Thursday, September 13, 2012

There but for the grace...

We are still having fun here in Samoa and yesterday went on a car tour around the island (40 dollars for a day with unlimited mileage). We visited a black sand beach and then hiked through a coastal pandanus forest with views of sea arches. The trail then came out onto a lava field where we had lunch while watching the waves erupt against the volcanic cliffs. Later we swam in a pool under a waterfall and enjoyed an early dinner at a sea-side resort. It was nice to be off the boat for a while.

A few days ago, some cruisers we had met back in Moorea and again in Tahaa limped into the marina, under tow. "C'est La Vie", a large French built Amel, went on a reef near here and was quite badly damaged, being holed in several places and losing her rudder. I have spent quite a few hours helping out with fibreglass work. Steve off 'Gypsy Heart' and Doug off 'Long Shot II' have also been working on the hull damage. Steve, despite probably being the oldest cruiser out here has been lying on his back in a kayak grinding damaged glass over his head for hours on end. Danny off 'Pogeyan' will give Bob (the owner) advice on repairing the rudder, which was destroyed during the 17 hours they were on the reef or perhaps when they were pulled off by a Samoan police boat. Danny has fixed a few rudders before, which is a good thing as the rudder was completely torn apart.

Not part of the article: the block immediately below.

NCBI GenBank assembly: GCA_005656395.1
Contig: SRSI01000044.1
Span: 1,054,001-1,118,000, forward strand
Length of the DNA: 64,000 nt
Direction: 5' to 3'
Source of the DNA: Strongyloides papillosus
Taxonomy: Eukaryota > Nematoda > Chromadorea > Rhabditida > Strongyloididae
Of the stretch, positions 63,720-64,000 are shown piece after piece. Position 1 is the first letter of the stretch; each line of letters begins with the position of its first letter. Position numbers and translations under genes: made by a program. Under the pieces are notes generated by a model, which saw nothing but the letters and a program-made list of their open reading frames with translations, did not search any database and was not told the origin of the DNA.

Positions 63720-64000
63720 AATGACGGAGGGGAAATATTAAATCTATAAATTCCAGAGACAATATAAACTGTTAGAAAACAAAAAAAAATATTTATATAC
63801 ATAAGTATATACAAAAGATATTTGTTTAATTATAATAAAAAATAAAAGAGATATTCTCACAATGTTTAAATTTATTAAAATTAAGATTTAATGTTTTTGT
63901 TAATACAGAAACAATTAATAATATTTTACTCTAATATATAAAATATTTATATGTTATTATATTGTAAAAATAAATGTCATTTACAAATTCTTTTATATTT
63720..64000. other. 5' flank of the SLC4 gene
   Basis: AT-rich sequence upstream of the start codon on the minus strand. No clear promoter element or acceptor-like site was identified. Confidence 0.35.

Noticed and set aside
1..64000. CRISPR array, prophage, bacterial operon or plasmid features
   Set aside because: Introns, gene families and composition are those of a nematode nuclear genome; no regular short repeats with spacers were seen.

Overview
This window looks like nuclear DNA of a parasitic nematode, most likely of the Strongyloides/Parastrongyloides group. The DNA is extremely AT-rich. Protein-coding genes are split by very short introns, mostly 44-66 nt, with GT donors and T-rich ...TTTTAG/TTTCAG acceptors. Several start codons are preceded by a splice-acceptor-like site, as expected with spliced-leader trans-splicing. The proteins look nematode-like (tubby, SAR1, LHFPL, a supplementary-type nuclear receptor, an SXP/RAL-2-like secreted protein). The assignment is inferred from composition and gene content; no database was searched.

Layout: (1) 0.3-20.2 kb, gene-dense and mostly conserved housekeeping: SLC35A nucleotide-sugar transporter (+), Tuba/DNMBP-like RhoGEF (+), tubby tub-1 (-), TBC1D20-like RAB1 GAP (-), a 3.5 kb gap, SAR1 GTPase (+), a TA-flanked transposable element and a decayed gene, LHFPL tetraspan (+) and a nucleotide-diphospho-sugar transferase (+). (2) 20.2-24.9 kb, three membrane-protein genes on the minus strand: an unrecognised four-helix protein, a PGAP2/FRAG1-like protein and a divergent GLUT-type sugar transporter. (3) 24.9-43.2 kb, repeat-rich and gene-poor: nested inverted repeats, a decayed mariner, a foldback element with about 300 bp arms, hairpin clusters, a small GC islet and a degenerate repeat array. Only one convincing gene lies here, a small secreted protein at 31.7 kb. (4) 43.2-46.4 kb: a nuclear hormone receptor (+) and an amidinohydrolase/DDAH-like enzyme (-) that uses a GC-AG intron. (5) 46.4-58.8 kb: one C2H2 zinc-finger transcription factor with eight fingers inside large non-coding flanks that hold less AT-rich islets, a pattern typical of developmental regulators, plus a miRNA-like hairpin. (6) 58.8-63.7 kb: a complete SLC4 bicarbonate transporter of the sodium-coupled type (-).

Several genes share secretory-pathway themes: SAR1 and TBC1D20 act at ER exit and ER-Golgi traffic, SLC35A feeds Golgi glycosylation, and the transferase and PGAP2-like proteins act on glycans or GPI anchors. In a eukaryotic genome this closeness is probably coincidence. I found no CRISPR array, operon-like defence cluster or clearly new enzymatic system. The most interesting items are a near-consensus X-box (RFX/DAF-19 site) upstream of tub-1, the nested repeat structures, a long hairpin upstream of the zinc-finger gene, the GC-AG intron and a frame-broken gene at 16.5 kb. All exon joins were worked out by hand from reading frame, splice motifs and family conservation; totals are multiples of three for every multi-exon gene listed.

The cruisers got together as soon as the boat arrived. After rigging a tackle, we were able to heel the boat over enough to raise the worst holes above water. We led two halyards over the top of nearby boats, including Ladybug. Larry off 'Pantaray' swam under the hull and plugged a small remaining hole with underwater epoxy. I helped by pounding out the panel that was completely stove in and then grinding the inside and re-tabbing it to two bulkheads. The second bulkhead was pushed in about 4 inches, so I borrowed a hydraulic jack to push it back roughly into place. The work we are doing is a temporary fix to get the boat to a suitable yard for insurance work.

The boat almost sank once it was towed off the reef and required a bucket brigade of husky Samoan police men as well as the crew to keep the water below waste level while a diesel pump was prepared. The pump then kept her afloat during a 25 mile tow to our marina. This was a harrowing ordeal for the owner and his crew, Jody. After running aground around 10 pm, they suffered through a long wet night heeled over at 45 degrees being pounded further onto the reef. The cause of all this - a small error in judgment or perhaps too much trust in electronic charts - a mistake any of us could make.

1 comment:

Lorraine AT course said...

Hi Chris and Rani, I am so enjoying your blog and have it on my favorites bar for easy access. You are doing what I can only dream of at this point but I often feel I'm right there with you through your wonderful writing and pictures. Safe seas, Lorraine MacCormack